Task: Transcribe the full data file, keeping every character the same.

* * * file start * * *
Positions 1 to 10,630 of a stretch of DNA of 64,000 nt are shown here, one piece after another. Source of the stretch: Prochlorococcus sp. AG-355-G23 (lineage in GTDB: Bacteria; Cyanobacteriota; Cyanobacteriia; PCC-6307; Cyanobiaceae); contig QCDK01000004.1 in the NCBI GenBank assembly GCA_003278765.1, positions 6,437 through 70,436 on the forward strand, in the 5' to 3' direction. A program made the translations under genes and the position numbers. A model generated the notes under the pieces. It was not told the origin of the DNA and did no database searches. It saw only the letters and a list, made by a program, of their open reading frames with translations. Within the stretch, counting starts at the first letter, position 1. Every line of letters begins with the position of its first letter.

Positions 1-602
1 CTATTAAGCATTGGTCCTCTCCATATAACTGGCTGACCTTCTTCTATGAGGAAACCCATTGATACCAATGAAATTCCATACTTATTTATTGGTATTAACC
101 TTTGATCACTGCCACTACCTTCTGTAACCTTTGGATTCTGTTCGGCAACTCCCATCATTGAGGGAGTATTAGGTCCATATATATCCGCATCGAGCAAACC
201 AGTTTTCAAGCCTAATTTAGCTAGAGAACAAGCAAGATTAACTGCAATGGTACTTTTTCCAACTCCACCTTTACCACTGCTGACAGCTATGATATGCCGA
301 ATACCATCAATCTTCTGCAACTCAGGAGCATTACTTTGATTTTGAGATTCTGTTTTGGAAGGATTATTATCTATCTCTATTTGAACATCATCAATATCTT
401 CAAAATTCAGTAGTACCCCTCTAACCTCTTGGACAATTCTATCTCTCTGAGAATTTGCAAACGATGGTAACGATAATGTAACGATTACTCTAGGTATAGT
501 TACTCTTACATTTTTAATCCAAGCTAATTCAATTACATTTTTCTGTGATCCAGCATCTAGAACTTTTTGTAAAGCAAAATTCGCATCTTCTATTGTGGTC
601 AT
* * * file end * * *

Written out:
Positions 1 to 10,630 of a stretch of DNA of 64,000 nt are shown here, one piece after another. Source of the stretch: Prochlorococcus sp. AG-355-G23 (lineage in GTDB: Bacteria; Cyanobacteriota; Cyanobacteriia; PCC-6307; Cyanobiaceae); contig QCDK01000004.1 in the NCBI GenBank assembly GCA_003278765.1, positions 6,437 through 70,436 on the forward strand, in the 5' to 3' direction. A program made the translations under genes and the position numbers. A model generated the notes under the pieces. It was not told the origin of the DNA and did no database searches. It saw only the letters and a list, made by a program, of their open reading frames with translations. Within the stretch, counting starts at the first letter, position 1. Every line of letters begins with the position of its first letter.

Positions 1-602
1 CTATTAAGCATTGGTCCTCTCCATATAACTGGCTGACCTTCTTCTATGAGGAAACCCATTGATACCAATGAAATTCCATACTTATTTATTGGTATTAACC
101 TTTGATCACTGCCACTACCTTCTGTAACCTTTGGATTCTGTTCGGCAACTCCCATCATTGAGGGAGTATTAGGTCCATATATATCCGCATCGAGCAAACC
201 AGTTTTCAAGCCTAATTTAGCTAGAGAACAAGCAAGATTAACTGCAATGGTACTTTTTCCAACTCCACCTTTACCACTGCTGACAGCTATGATATGCCGA
301 ATACCATCAATCTTCTGCAACTCAGGAGCATTACTTTGATTTTGAGATTCTGTTTTGGAAGGATTATTATCTATCTCTATTTGAACATCATCAATATCTT
401 CAAAATTCAGTAGTACCCCTCTAACCTCTTGGACAATTCTATCTCTCTGAGAATTTGCAAACGATGGTAACGATAATGTAACGATTACTCTAGGTATAGT
501 TACTCTTACATTTTTAATCCAAGCTAATTCAATTACATTTTTCTGTGATCCAGCATCTAGAACTTTTTGTAAAGCAAAATTCGCATCTTCTATTGTGGTC
601 AT